When discussing Medicare coverage for migraine relief, it’s important to understand the symptoms, causes and treatments related to this issue. Read below to learn more about how migraines occur and what remedies may be available to you.

Identifying Migraine Symptoms

The three primary differences between migraines and common headaches are the intensity, duration and frequency of symptoms. The U.S. National Library of Medicine describes four distinct stages of migraines:

  • Prodome, the first phase. In this phase of a developing migraine, you may experience noticeable cravings for certain foods, difficulty regulating moods and increased yawning, urination and fluid retention. This phase can occur up to a day before other symptoms of a migraine become apparent.
  • Aura, the second phase. Visual disturbances such as flashes of light, blind spots or distorted lines are hallmarks of this phase and can be debilitating even without pain. Other physical sensations may occur, such as weakness and feelings of being grasped or touched.
  • Headache, the third phase. Migraine pain has been described as starting slowly and building to a severity that may include other symptoms such as vomiting, heightened sensitivities and intensified pain during movement.
  • Postdrome, the fourth phase. The final phase of a migraine can extend over the course of a full day and may involve feeling depleted of energy and physically weak. Some cognitive abilities may be impaired during this phase, which could leave you feeling confused or out of sorts.

It’s important to note that you may not experience each stage during the onset of every migraine, but knowing these signs may help you to better identify how a migraine develops for you.

Understanding Migraine Triggers

Migraines can arise for a variety of reasons that can differ from person to person. Triggers in the environment around you can include bright lights, erratic weather or the presence of allergens and chemicals. Personal factors may include neurological or nutritional needs.

People who have a history of depression, anxiety and related disorders may be at an increased risk for migraines. Women who are experiencing hormonal changes may also be susceptible to developing migraine symptoms.

Migraine Treatment and Prevention

Your age, existing health needs and circumstances can all impact your experience with migraines and how a doctor determines the best treatment plan for you. Because there is no remedy that completely cures migraines, treatment focuses on symptom relief and the prevention of migraine development. A doctor may recommend a blend of clinical approaches and lifestyle changes to address your needs.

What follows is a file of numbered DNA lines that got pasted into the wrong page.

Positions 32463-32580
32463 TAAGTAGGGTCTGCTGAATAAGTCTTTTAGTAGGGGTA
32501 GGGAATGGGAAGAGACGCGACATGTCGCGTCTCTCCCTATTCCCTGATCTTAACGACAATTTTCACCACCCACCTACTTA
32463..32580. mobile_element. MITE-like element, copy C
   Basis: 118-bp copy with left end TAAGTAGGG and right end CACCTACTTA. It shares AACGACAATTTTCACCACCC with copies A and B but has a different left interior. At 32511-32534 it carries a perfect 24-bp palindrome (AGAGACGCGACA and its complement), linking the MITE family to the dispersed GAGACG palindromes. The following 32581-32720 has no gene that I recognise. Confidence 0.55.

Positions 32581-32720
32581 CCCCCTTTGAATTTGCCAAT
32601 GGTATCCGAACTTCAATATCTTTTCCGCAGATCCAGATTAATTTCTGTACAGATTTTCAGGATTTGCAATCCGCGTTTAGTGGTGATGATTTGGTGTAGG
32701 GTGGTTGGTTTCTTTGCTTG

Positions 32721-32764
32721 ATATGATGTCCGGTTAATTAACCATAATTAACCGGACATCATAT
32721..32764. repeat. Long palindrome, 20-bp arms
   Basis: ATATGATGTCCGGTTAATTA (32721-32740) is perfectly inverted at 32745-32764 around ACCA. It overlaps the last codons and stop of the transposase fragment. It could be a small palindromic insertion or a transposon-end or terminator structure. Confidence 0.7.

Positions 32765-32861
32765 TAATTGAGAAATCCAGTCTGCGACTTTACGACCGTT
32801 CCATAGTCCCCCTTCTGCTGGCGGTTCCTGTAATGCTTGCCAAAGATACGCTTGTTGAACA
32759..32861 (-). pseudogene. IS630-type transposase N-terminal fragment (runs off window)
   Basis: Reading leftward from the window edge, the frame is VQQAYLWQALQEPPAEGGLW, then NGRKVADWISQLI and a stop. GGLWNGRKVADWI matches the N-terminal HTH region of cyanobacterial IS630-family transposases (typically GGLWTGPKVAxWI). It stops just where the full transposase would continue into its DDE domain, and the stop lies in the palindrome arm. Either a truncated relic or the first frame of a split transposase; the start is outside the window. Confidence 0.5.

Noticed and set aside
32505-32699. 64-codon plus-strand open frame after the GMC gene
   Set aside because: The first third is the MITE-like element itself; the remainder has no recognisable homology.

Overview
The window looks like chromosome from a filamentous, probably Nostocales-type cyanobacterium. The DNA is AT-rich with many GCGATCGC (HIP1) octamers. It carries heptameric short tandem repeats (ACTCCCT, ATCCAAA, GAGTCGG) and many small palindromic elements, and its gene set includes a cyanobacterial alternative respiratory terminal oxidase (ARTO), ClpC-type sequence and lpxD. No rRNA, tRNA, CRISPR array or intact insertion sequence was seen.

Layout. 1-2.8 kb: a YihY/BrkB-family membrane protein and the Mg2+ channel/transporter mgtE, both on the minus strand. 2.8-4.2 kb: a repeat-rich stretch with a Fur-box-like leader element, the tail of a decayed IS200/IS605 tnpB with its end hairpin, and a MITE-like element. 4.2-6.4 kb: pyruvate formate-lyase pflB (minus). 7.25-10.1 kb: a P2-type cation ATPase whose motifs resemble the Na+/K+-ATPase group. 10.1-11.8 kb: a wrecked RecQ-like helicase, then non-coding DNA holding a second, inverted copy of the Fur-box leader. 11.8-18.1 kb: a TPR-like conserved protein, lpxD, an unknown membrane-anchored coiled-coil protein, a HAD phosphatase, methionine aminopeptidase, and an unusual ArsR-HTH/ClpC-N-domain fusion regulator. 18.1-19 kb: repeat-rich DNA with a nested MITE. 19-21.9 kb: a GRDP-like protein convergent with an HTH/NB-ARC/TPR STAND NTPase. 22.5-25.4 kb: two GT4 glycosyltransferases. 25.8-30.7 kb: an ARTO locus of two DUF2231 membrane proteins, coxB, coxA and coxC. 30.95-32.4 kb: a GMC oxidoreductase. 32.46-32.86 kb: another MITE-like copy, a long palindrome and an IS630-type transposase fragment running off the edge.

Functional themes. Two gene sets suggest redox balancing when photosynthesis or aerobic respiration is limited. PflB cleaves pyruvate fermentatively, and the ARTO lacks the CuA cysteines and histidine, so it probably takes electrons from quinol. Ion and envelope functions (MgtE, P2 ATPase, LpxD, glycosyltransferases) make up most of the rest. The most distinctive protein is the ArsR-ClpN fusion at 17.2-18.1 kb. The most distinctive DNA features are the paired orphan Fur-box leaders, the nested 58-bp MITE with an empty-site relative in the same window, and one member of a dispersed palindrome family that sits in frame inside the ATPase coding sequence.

Medicare Coverage for Migraines

If you receive care for a migraine while in an emergency room or urgent care facility, these charges may fall under allowable coverage for Medicare Part A and Part B. Part A (Hospital Insurance) may help cover your care and services when you are formally admitted into a Medicare-approved hospital. Part B (Medical Insurance) will help cover the costs of medically necessary services in a doctor’s office or outpatient setting.

Part A and Part B help cover many medical expenses, but they do not include prescription drug coverage. A Medicare Part D Prescription Drug Plan or a Medicare Advantage plan that includes prescription drug coverage may be necessary to help you get the prescription medication treatment you need without overwhelming out-of-pocket costs.

Your doctor may recommend over-the-counter medication or alternative, prevention-focused treatments, as well. Typically speaking, Medicare insurance plans do not offer coverage for natural or alternative treatments like herbal supplements, massage therapy or acupuncture. Some Medicare Advantage plans do offer a benefit supplement that covers certain over-the-counter medications. Check with your MA plan directly for more detailed information.

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